From up Oxford way, the Daily Journal reported February 5 that “site of a potential jail expansion may have unappreciated importance to both Civil War history and Jewish history.” Asher Reese has requested the property be designated for a Jewish family center. Mr. Reese says his research has determined that the house was one in which General U. S. Grant took as his headquarters while he was in Oxford from December 2-17, 1862. Mr. Reese asserts that it was from that home that Grant issued Order No. 11, expelling Jewish people from their homes for suspected trade with the Confederacy.
In a version of virtual newspaper gossip, the subsequent two articles seem to miss sight of the fact that the house is no longer there. The Clarion Ledger version on February 6 does not actually indicate the house is still standing, but neither is it clear that it is not, and it does not actually identify the site in question. The Daily Journal specified the site at the corner of MLK and Jackson Avenue, which is well known as a vacant lot, currently in use as parking for the church across the street.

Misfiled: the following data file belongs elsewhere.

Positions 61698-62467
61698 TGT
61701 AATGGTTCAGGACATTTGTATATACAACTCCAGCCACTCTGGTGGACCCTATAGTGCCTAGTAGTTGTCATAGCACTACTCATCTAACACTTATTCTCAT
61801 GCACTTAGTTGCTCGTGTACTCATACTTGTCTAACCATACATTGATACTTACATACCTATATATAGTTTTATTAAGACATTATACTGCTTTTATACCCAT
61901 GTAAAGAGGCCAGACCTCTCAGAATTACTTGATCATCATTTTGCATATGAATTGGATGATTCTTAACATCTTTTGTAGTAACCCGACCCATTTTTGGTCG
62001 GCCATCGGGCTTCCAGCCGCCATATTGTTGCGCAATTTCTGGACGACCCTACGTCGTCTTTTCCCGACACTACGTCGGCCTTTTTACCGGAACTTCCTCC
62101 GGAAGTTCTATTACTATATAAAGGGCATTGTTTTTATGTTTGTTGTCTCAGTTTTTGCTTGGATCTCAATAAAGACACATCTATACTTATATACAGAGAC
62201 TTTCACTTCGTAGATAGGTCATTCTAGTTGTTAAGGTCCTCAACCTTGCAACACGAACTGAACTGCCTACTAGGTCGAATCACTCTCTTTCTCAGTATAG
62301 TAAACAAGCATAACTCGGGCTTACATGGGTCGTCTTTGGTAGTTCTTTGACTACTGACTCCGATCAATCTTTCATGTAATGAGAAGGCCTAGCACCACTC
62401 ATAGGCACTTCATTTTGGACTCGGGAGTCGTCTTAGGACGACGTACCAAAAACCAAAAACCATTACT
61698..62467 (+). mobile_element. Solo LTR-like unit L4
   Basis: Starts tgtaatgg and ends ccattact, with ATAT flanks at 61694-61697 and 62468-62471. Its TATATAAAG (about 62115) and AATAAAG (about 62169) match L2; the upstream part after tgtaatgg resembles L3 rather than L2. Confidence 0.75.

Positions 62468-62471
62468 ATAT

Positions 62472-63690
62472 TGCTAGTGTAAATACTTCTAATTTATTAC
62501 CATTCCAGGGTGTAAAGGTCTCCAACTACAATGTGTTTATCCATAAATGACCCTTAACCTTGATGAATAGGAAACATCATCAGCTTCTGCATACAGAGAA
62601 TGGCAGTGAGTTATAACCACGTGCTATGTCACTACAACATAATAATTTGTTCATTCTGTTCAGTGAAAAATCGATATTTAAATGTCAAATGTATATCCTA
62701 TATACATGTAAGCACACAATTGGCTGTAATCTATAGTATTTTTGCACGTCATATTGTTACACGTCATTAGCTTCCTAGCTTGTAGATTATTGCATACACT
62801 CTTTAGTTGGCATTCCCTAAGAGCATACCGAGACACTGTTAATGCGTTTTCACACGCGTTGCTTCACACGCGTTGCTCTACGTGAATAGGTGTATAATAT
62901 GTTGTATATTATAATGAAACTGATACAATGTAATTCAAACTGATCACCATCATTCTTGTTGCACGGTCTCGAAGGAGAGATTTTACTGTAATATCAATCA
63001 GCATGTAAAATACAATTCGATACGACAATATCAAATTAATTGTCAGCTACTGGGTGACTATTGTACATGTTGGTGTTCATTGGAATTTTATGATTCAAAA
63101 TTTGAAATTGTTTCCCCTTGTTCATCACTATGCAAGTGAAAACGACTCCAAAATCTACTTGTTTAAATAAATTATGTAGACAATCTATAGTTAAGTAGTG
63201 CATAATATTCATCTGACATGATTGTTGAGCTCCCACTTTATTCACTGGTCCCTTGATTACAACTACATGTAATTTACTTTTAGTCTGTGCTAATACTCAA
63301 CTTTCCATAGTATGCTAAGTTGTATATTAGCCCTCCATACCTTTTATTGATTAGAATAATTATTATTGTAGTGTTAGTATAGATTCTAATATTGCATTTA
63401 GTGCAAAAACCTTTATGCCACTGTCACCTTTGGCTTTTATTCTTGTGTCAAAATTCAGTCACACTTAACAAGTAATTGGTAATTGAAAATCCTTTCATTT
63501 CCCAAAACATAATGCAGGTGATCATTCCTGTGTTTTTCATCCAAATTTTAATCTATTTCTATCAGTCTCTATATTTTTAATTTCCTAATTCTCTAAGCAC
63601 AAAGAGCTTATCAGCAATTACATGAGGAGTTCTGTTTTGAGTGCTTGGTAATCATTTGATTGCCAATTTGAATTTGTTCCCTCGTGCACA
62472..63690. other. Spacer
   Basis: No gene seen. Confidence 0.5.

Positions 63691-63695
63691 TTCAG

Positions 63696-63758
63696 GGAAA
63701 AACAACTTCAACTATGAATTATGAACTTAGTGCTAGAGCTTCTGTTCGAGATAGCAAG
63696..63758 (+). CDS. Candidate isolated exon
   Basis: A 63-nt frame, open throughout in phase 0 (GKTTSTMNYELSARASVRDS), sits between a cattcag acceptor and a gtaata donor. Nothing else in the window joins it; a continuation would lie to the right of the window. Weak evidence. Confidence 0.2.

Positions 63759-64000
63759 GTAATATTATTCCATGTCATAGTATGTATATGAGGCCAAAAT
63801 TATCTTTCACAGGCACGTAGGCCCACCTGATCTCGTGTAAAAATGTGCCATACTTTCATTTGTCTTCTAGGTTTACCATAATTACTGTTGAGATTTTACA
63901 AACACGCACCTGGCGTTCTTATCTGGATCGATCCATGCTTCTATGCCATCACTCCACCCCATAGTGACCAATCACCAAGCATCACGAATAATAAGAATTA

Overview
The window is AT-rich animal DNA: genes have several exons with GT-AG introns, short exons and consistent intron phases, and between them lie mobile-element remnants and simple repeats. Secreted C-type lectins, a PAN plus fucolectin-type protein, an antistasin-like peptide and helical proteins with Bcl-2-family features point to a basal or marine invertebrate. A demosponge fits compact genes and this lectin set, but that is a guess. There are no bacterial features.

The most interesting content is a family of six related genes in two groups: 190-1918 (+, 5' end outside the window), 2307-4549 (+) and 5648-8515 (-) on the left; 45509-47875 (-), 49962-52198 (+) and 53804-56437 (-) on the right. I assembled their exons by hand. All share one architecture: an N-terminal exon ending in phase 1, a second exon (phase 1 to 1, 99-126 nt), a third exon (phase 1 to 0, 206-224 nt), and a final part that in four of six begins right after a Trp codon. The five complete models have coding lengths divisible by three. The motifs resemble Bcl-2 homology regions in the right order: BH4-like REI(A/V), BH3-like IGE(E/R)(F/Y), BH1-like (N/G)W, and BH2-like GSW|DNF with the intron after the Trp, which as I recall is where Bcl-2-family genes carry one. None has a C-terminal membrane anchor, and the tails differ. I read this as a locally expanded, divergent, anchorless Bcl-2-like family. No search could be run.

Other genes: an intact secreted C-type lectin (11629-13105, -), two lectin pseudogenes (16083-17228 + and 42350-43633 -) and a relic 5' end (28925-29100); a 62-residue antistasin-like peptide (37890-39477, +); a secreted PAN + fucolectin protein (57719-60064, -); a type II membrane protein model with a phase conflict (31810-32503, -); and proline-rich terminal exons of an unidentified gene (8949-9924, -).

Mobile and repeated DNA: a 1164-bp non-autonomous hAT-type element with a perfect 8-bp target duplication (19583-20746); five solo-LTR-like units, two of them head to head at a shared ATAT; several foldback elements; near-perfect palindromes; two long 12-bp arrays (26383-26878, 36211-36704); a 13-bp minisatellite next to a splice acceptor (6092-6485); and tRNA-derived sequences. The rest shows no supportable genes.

The Monday, February 8 Haaretz Digital Edition reports,
Jewish Mississippi resident says the house in which Ulysses S. Grant issued order during the Civil War should be made a museum…petitioned Lafayette County authorities on Monday to recognize a home owned by the county as an historic landmark…Reese is hoping to stop plans to turn the house into a jail or offices for the County Sheriff’s Office, instead turning the house into a museum commemorating this period in Jewish history, the Daily Journal reported.
Well, not exactly. As reported in the Daily Journal article, it is the site where that house allegedly stood that Mr. Reese wants preserved, and a museum constructed on the site.
No information has been reported as to the sources of information that identify the historic significance of the site and the house that once occupied it.